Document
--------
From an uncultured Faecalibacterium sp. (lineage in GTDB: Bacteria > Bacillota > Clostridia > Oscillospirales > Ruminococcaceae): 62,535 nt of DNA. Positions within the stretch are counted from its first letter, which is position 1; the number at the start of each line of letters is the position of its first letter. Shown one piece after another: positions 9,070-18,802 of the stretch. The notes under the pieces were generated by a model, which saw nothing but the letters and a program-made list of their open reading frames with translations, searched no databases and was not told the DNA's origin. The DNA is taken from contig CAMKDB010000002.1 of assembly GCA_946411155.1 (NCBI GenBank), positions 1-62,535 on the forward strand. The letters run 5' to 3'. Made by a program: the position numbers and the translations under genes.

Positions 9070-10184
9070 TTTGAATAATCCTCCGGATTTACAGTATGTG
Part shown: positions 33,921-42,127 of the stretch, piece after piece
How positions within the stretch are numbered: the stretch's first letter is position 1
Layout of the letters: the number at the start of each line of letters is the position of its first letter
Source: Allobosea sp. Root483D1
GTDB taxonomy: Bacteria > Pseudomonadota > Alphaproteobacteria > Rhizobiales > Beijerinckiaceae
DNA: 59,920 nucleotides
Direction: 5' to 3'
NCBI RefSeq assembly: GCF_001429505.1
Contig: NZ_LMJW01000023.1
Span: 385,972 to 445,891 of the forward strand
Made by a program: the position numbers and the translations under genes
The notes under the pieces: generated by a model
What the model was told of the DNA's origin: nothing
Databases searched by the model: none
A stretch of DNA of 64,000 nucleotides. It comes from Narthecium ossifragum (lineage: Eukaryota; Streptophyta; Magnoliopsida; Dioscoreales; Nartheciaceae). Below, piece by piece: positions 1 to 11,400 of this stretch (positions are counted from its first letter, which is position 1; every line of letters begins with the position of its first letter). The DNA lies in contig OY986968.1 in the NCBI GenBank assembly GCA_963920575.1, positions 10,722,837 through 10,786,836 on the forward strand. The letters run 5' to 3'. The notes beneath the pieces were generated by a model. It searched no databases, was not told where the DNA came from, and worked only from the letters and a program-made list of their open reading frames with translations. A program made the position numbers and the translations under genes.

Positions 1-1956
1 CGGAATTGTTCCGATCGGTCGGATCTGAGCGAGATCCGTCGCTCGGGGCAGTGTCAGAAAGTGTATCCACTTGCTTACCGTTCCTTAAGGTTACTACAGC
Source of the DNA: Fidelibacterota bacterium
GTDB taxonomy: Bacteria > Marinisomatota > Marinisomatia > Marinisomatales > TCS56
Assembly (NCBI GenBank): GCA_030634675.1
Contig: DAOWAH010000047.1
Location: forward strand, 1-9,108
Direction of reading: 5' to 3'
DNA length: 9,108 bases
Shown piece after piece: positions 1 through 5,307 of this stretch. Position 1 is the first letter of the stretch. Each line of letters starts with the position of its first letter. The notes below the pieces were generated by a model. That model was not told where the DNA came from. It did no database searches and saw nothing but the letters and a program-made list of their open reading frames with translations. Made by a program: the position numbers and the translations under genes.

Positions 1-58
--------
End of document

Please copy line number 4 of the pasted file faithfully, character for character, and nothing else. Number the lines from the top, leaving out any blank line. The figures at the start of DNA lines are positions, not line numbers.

Part shown: positions 33,921-42,127 of the stretch, piece after piece